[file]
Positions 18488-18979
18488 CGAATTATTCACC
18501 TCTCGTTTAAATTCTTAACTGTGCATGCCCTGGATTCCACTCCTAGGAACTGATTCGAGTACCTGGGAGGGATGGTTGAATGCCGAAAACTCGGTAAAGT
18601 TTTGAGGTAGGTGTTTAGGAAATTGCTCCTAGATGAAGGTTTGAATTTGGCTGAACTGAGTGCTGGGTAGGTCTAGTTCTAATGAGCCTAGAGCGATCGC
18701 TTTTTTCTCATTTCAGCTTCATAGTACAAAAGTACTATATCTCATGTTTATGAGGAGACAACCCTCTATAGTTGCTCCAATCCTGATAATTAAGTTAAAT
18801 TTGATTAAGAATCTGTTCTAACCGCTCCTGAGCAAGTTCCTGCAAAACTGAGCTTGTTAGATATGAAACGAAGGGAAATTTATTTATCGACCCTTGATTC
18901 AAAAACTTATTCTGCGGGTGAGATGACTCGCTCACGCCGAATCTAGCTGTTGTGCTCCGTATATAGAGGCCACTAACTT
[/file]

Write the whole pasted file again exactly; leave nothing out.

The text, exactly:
Positions 18488-18979
18488 CGAATTATTCACC
18501 TCTCGTTTAAATTCTTAACTGTGCATGCCCTGGATTCCACTCCTAGGAACTGATTCGAGTACCTGGGAGGGATGGTTGAATGCCGAAAACTCGGTAAAGT
18601 TTTGAGGTAGGTGTTTAGGAAATTGCTCCTAGATGAAGGTTTGAATTTGGCTGAACTGAGTGCTGGGTAGGTCTAGTTCTAATGAGCCTAGAGCGATCGC
18701 TTTTTTCTCATTTCAGCTTCATAGTACAAAAGTACTATATCTCATGTTTATGAGGAGACAACCCTCTATAGTTGCTCCAATCCTGATAATTAAGTTAAAT
18801 TTGATTAAGAATCTGTTCTAACCGCTCCTGAGCAAGTTCCTGCAAAACTGAGCTTGTTAGATATGAAACGAAGGGAAATTTATTTATCGACCCTTGATTC
18901 AAAAACTTATTCTGCGGGTGAGATGACTCGCTCACGCCGAATCTAGCTGTTGTGCTCCGTATATAGAGGCCACTAACTT